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Avg. Rating: 4.85
Excellent Biblical Advice on Emotional Healing
Seamands has written an excellent book relevant to every Christian and non-Christian, namely, how to be healed from negative emotional wounds.
Among the important subjects include:
1. How Satan can tempt us to feel inadequate to the point where we are rendered powerless to be used by God for His glory.
2. Symptoms of perfectionism.
3. Truths and myths of depression.
4. How to deal with depression.
5. Developing your worth from God and not the false assumptions of you or others.
6. Cooperating with the Holy Spirit in our healing.
7. Grace is not only God's undeserved mercy and favor, it cannot be repaid.
The author maintains a fine balance between understanding and showing sympathy to what causes damaged emotions and challenging the reader to take responsibility for his own healing in the power of the Holy Spirit. Too many books try to make the reader feel good without taking responsibility, resulting in a fruitless pity party.
Read and be encouraged and challenged to let the healing process begin!
Except for the Bible, this is the best book I have ever read
God has used this book to wipe away the confusion and frustration that I have endured over many, many years. This book has given me understanding and God has set me free. I can now forgive others and ESPECIALLY myself! I now know the difference between bad theology and true Christian maturity.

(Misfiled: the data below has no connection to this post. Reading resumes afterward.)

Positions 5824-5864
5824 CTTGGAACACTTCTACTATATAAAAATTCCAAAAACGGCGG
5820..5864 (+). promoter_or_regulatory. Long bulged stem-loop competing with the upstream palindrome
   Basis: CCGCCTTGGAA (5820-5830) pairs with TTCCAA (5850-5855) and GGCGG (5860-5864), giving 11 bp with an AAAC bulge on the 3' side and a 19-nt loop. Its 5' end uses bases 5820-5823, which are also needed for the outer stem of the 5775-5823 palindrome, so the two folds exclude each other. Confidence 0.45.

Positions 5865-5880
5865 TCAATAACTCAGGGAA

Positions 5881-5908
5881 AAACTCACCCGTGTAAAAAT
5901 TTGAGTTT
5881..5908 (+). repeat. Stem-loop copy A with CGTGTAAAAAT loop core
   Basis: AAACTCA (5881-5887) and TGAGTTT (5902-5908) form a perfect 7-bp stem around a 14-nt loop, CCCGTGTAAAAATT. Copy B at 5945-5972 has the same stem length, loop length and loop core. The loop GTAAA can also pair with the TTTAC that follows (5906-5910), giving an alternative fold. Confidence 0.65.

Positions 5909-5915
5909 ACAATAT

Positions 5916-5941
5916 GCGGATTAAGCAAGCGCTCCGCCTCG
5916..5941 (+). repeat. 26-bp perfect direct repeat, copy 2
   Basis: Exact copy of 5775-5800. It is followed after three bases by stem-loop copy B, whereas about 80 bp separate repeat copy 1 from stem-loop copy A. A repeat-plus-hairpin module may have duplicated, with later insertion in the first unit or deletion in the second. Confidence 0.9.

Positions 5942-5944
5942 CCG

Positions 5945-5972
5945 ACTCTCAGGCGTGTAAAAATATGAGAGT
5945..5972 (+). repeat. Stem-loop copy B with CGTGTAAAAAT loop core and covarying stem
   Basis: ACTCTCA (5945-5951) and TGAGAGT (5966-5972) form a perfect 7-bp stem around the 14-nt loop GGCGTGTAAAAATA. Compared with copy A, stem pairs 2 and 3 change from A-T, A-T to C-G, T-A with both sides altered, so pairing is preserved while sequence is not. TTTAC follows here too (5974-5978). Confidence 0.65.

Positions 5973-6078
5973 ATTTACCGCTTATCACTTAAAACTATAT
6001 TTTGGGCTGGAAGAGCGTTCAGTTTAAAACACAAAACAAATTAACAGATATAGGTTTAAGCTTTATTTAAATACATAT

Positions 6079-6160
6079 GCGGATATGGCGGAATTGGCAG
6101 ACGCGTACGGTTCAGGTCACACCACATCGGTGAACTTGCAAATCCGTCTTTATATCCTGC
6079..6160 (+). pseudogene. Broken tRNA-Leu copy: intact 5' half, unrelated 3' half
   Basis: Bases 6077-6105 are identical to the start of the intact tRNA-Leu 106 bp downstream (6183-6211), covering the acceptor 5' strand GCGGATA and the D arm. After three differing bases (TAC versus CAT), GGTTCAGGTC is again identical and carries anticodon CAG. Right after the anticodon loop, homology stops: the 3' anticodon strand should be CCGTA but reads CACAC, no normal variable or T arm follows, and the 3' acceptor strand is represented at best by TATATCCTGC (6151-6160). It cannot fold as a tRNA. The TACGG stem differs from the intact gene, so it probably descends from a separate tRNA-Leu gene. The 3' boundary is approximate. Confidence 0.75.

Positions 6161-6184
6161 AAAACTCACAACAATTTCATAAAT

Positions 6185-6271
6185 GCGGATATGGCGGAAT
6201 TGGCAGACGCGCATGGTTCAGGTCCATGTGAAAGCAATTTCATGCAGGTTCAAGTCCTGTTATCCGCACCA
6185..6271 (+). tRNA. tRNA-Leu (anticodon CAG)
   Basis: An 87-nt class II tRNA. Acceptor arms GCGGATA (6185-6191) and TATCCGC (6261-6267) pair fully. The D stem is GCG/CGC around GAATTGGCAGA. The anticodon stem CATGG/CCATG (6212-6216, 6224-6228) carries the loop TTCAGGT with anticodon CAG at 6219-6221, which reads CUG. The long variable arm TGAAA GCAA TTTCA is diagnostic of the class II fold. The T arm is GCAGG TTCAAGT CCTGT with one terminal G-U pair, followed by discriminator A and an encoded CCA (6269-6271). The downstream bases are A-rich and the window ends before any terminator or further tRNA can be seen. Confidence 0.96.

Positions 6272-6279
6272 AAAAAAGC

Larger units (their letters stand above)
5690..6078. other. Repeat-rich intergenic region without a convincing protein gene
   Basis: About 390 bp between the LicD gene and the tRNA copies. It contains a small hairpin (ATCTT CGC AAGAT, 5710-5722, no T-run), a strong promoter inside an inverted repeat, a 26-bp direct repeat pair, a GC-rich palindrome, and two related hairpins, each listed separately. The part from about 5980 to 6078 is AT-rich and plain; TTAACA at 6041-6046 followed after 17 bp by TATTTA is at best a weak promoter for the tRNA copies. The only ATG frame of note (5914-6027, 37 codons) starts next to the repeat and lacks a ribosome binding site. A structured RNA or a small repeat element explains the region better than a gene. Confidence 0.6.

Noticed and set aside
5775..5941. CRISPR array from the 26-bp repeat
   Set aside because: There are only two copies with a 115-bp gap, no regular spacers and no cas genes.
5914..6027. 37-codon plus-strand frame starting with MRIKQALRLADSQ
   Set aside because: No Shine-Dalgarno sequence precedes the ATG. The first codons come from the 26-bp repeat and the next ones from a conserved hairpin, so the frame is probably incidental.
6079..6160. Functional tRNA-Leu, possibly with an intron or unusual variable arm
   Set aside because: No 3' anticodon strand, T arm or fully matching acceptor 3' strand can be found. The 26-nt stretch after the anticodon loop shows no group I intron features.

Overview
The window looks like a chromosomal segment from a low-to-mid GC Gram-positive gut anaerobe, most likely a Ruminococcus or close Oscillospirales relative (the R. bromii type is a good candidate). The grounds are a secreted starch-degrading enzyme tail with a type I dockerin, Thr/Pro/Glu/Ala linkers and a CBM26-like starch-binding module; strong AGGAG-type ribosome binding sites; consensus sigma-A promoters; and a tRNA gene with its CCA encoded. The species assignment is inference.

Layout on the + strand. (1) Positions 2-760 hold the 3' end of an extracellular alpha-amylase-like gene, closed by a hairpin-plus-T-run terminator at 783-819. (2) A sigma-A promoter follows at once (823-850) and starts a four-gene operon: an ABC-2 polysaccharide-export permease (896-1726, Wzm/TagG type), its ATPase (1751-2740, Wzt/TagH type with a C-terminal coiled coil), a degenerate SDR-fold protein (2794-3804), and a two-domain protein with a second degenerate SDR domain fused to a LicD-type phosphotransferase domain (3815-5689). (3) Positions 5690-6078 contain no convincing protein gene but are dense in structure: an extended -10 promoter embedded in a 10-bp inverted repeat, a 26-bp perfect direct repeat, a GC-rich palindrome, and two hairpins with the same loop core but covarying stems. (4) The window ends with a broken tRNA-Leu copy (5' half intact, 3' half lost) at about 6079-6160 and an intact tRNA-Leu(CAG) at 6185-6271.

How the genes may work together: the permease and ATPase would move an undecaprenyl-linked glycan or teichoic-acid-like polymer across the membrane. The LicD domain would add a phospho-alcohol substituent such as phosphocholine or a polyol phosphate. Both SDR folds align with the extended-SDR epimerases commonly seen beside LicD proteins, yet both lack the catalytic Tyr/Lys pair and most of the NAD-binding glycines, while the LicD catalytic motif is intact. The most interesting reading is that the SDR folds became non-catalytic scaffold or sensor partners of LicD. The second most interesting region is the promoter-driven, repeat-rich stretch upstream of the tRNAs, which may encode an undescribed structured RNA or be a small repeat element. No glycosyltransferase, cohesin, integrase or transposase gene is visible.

If you hate yourself or are muddling through the muck and mire of depression, then let David Seamands show you your TRUE self and the TRUTH about the unconditional love that God has for you.
This Should Be in Every Pastor's Library
This book has become a classic, and with good reason. Some books on emotional stuggles are written as if we human beings do not have a spiritual side. Other books are written as if the proper prescription for all emotional struggles is, "Take two Bible verses and call me in the morning." Some are written from such a deep clinical perspective that they are actually worse than useless to the layperson. This book is not like that.
If you, or someone you know, struggles with depression, this book is worth considering.
If you, or someone you know, holds onto pains from the past and nurses them to the point of ill-health, this book is worth considering.
If you are a professional counselor and don't have much experience with "Christian counseling", this book is worth considering.
If you are a pastor or other religious professional, but don't have much experience with counseling from a clinical perspective, this book is worth considering.
Actually, this book is so well written, that if you are breathing and have the ability to read this review, this book is worth considering. It should be in every personal library. You never know when you will be confronted with someone who needs your friendship and care.
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